I was talking recently with some teachers in the state of Washington about how classroom expectations and conventions privilege some families over others, when someone challenged the group to think of teaching techniques that play to the strengths of nontraditional families. A few weeks later, one teacher phoned me and said that she and her colleague had found at least one. They had noticed that their timing of homework assignments was based on the schedules of families with one primary earner. Such families tend to get schoolwork and housework done during the week so that they can engage in recreational activities over the weekend.(70) By contrast, weeknights are the period of maximum stress for single-parent families, with weekends the time when they catch up on chores. So the teachers changed two of their typical homework assignments, taking special care to explain to the single parents Educators often see firsthand the fallout from the rapid economic, social, and demographic changes America has experienced over the past quarter century. More than 20% of American children live in poverty, an increase of more than one-third since 1970. By most measures, the health and well-being of American children have declined in the past 20 years or so, though average statistics often reflect increased polarization, masking the fact that some youths are doing better than ever before. Yet social alienation is widespread, even among more affluent youngsters. Twice as many teens attempted or committed suicide in 1990 as in 1970. While illegal drug use among teens is down from the levels of the late 1970s and while the percentage of Americans completing college has never been higher, youthful homicide rates have been rising sharply since 1985. Beneficial expansions of children's rights have been partly countered by a general disintegration of boundaries that poses painful dilemmas both for youths and for the adults who work with them.(1)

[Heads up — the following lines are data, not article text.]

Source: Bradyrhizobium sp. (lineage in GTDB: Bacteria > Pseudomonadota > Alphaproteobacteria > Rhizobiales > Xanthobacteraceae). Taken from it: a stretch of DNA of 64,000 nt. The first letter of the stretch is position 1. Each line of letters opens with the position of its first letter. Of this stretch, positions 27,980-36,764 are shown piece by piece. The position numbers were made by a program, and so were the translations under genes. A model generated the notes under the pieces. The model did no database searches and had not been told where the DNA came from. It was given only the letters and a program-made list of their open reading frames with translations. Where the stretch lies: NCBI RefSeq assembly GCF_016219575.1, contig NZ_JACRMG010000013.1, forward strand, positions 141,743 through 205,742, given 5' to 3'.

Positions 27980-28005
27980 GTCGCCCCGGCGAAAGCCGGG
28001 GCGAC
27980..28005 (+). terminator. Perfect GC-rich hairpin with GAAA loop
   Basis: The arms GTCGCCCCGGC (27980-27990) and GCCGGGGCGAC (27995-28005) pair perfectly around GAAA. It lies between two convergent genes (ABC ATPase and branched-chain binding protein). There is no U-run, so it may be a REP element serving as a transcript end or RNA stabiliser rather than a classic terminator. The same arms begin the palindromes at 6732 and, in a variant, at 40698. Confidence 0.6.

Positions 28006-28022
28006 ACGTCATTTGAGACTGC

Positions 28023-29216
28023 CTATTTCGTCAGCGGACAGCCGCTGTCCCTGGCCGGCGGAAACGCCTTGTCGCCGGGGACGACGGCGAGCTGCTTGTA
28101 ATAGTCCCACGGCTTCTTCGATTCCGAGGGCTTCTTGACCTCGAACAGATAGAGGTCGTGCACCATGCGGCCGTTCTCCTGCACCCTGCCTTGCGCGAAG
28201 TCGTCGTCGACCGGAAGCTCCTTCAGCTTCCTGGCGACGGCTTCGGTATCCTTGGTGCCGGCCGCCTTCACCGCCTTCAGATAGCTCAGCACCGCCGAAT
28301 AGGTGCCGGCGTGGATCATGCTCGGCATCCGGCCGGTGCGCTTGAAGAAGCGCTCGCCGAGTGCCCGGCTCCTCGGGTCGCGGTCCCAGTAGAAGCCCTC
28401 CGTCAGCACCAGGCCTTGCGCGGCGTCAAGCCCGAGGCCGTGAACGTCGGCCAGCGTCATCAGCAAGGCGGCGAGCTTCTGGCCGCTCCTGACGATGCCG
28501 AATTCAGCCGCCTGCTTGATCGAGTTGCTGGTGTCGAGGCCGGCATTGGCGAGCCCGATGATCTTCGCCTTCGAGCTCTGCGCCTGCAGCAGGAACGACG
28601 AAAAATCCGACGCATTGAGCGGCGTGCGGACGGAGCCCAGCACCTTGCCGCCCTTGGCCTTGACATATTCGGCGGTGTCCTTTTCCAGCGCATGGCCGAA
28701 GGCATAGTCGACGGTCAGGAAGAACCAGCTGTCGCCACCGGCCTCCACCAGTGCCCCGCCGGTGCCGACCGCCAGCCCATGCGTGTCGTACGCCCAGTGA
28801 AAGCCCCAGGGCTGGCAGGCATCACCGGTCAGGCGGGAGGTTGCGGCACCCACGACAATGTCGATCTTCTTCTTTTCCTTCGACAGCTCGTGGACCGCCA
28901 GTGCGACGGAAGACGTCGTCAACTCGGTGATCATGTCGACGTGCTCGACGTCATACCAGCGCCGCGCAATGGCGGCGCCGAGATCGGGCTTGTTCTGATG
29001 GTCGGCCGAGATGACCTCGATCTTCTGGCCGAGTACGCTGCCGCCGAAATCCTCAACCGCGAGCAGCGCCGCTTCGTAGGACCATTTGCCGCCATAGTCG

Many commentators believe that poverty, crime, drug use, unemployment, and social alienation among youths stem from a lack of personal character and educational preparation. Why, these observers ask, are so many youngsters not motivated to reject violence, defer gratification, and concentrate on preparing for their future? Someone must be falling down on the job; someone must not be working hard enough.
Listen to the nightly news and the daytime talk shows, and you'll quickly identify the two main suspects: either parents or teachers are messing up somewhere along the line. Since most educators know very well that they're doing their best, there's a natural tendency to conclude that it is parents who aren't trying hard enough. The president of the National Association of Elementary School Principals has been quoted as declaring, "It's not better teachers, texts, or curricula that our children need most" - it's better parents. "We will never see lasting school reform until we see parent reform," he added.(2)
Parents often toss the ball back to the schools, complaining of crowded classes, archaic schedules, and teachers who are insensitive to racial or ethnic differences. Meanwhile, the radical right tries to cover both bases, warning families that the schools are undermining parental values and telling teachers that the problem is neglectful working mothers or absent fathers.
This finger-pointing is part of a growing tendency to abandon any analysis of how institutions, social structures, and economic trends produce patterns of success and failure. In the past 20 years, a new kind of social Darwinism has emerged, suggesting that poverty and inequality result from individual character deficiencies, from lack of will, or from inborn genetic flaws. The most conservative version of this philosophy concludes that social reform is useless: poor people, women, and minorities must be left to sink or swim.(3) But the more liberal version, while rejecting genetic determinism, also stresses personal transformation over institutional change and has produced the extremes of the self-esteem and positive thinking movements. …